Herein, the first in a semi-regular series chronicling the ninth season of American Idol.
With last year’s winner now almost entirely forgotten, it is time again for a new season of American Idol. Such is the circle of life, the natural order of things, the way it has always been. Or at least the way it has been since Starbucks began systematically over-caffinating the developed world.
If everything about life has always been fleeting, it is somehow now more so. Everything about Idol has always seemed tenuous—desperate hopefuls chasing glory, contestants forgotten shortly after defeat and victory, each season daring to drain America’s well of undiscovered talent. And so it is that this season begins feeling like an end.
As announced days before last night’s season opener, Simon Cowell, the show’s British judge and central force, will be moving on after this ninth campaign, apparently to pursue another televised talent show. It is possible to overstate the implications of this, but only barely. It is Cowell, tormentor of the weak and cruel voice of reality, who is counted on to identify talent, guide the viewer and bestow his blessing on the truly worthy. The other judges are superfluous voices of generalities, the contestants interchangeable, Ryan Seacrest unremarkably acceptable. Cowell is constant, an ever-present reminder of the show’s claim to a higher purpose. He wears only t-shirts and seeks only to reward the deserving. He is possibly the last pure and uncompromised thing on television. And a post-Cowell Idol would seem destined to be something akin to a post-Jordan NBA or a post-Clinton America: strange, uninspired and grasping at golden calves (in fairness, Grant Hill and Donald Rumsfeld seemed like really good ideas at the time).
The producers—perhaps astutely, perhaps accidentally—had already begun to transition to something new. A fourth judge—the relatively substantive, if easily antagonized, songwriter Kara DioGuardi—was added last season. After an acrimonious split, Paula Abdul, Cowell’s effusive foil, will ultimately be replaced by the vaguely subversive Ellen DeGeneres. (Randy Jackson, a former music producer who may or may not have been created by Jim Henson, remains and could well endure in a post-Cowell Idol. If only because it is impossible now to imagine him existing outside this show.) Assuming Cowell is replaced by someone with some wit—and a British accent—it is possible to see Idol surviving and succeeding, in some sense, for several years more. But it won’t be the same. It will be somehow more complicated. Idol, as we’ve known it, will cease at this season’s end, destined to struggle for some time unless and until a transformative figure (its LeBron James or Captain Sully) arrives to save it for a new generation.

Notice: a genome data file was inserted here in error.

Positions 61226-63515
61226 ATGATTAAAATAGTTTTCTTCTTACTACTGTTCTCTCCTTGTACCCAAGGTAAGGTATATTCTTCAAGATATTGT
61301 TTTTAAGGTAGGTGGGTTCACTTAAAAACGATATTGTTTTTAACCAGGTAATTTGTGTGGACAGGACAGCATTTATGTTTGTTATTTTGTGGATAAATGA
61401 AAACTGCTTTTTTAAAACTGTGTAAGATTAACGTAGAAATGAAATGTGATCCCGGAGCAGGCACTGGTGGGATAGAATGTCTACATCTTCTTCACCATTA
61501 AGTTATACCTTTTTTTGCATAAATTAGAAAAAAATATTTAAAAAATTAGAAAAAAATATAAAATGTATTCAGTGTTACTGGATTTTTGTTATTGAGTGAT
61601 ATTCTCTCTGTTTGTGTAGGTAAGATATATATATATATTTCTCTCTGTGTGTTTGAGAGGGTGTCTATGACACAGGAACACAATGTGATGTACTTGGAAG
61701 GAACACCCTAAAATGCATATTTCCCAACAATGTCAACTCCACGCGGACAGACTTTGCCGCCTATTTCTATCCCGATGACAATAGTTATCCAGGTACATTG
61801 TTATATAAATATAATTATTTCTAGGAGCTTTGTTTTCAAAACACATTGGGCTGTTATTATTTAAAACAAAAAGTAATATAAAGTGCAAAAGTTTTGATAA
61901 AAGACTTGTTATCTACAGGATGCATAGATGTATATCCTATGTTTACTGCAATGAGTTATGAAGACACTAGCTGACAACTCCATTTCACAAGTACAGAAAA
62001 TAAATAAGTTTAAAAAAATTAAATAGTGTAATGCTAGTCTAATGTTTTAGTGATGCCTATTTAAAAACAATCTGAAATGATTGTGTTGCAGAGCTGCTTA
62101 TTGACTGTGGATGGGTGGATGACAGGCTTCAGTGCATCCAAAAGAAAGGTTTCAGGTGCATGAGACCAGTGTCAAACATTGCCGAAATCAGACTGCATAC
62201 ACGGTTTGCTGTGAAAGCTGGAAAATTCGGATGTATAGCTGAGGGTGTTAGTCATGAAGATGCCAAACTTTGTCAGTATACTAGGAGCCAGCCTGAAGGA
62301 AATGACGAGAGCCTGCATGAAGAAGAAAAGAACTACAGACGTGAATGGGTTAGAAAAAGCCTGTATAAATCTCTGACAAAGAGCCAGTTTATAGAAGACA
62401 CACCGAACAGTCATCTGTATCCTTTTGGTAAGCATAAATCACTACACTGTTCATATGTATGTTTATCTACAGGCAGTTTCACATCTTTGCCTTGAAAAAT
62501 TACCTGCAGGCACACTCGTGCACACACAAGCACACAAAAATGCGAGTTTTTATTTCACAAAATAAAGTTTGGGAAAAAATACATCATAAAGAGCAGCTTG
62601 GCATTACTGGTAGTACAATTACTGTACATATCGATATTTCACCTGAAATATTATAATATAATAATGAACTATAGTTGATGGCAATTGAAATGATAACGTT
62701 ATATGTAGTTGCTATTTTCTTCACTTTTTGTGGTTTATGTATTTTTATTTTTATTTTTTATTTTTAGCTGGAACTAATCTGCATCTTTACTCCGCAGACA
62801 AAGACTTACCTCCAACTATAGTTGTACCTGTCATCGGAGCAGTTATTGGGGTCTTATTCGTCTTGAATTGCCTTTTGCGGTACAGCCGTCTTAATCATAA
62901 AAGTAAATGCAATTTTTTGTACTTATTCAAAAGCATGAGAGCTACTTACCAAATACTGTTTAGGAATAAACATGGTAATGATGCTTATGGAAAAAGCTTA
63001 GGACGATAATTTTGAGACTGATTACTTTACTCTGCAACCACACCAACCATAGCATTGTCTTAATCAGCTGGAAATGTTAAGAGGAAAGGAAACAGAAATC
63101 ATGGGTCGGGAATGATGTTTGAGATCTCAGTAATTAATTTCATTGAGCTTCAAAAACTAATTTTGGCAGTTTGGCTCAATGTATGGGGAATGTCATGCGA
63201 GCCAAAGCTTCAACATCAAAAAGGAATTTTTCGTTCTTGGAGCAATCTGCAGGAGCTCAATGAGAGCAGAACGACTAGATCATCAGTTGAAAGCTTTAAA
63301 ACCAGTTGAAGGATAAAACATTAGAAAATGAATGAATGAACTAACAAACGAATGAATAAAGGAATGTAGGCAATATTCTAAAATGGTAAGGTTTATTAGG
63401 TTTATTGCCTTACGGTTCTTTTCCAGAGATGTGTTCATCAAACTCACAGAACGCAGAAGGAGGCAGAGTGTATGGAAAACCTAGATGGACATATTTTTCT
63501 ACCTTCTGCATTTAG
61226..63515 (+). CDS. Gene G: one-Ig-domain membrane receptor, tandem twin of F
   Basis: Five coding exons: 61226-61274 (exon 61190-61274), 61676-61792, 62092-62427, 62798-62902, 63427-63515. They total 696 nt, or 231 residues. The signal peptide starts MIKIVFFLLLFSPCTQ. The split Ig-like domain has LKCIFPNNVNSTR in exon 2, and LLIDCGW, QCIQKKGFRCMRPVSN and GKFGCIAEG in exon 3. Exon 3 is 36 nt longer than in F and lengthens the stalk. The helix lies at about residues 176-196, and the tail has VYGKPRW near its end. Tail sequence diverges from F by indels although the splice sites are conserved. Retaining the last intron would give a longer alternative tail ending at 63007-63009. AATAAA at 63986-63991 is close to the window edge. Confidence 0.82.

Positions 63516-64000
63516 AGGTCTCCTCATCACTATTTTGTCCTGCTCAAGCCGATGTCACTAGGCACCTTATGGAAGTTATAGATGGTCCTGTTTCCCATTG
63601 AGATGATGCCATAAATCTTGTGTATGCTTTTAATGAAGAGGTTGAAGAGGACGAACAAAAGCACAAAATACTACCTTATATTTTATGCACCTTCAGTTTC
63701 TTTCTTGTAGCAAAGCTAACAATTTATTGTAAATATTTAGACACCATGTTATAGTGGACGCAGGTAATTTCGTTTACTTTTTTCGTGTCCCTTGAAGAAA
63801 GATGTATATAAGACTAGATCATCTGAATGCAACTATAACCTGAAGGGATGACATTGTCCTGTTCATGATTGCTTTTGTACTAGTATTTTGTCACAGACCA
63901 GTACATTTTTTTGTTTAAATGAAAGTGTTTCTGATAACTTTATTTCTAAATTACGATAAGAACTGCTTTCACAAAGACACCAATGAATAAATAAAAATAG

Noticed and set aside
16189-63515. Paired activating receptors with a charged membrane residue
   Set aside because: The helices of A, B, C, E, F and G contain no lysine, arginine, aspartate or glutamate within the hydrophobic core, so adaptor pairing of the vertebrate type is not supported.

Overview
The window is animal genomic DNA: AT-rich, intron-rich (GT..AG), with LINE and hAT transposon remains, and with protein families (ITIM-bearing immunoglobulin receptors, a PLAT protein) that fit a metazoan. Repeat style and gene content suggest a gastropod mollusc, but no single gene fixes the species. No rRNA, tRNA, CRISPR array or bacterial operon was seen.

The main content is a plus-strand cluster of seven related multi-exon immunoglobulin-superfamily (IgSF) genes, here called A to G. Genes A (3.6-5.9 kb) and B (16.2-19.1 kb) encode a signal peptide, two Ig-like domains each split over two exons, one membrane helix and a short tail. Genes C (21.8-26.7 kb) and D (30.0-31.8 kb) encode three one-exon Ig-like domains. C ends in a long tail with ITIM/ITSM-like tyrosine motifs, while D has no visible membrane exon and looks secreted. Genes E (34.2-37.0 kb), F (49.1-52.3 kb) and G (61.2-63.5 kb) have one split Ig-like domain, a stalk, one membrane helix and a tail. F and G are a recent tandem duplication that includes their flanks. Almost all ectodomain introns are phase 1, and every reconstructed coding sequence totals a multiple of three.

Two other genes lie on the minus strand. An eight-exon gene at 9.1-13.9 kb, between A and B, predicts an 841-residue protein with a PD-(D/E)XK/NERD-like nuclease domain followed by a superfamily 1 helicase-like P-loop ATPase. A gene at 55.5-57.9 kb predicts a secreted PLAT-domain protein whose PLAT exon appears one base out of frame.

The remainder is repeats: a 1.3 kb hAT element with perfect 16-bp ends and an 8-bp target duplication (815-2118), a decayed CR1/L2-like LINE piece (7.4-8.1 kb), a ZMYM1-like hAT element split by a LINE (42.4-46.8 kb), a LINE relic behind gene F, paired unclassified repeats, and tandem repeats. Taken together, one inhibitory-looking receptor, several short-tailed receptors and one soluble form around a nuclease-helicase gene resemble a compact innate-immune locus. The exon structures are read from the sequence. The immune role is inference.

We have then but five months to revel in simpler times. Let us cherish them.
The first episode of this ninth season, chronicling the start of open auditions, was in keeping with what we have come to expect from each season’s opener: a parade of weirdos, performance artists, deluded narcissists, sobbing also-rans, irrepressible talent, conspicuous product placement and heartwarming tales from Middle America. For all the mocking freakishness of the early going, it is on inspiration that Idol ultimately depends. In these first two hours, covering tryouts in Boston, we were introduced to the girl whose family adopts children with Down Syndrome, the plus-sized Italian bartender, the floppy-haired hippie with two broken wrists, the girl whose grandmother has Alzheimer’s, the handsome cancer survivor and the Long Island girl whose parents were strict churchgoers. This last singer, apparently chasing her parents’ approval, somehow seemed the most affecting.
We were also introduced to one girl, a student from Boston, who was said to possibly possess “it.” And Victoria Beckham was there, for some reason. And, in one segment, American Idol was explained as the ultimate end goal of the American Revolution.
In its own way, this all made perfect sense.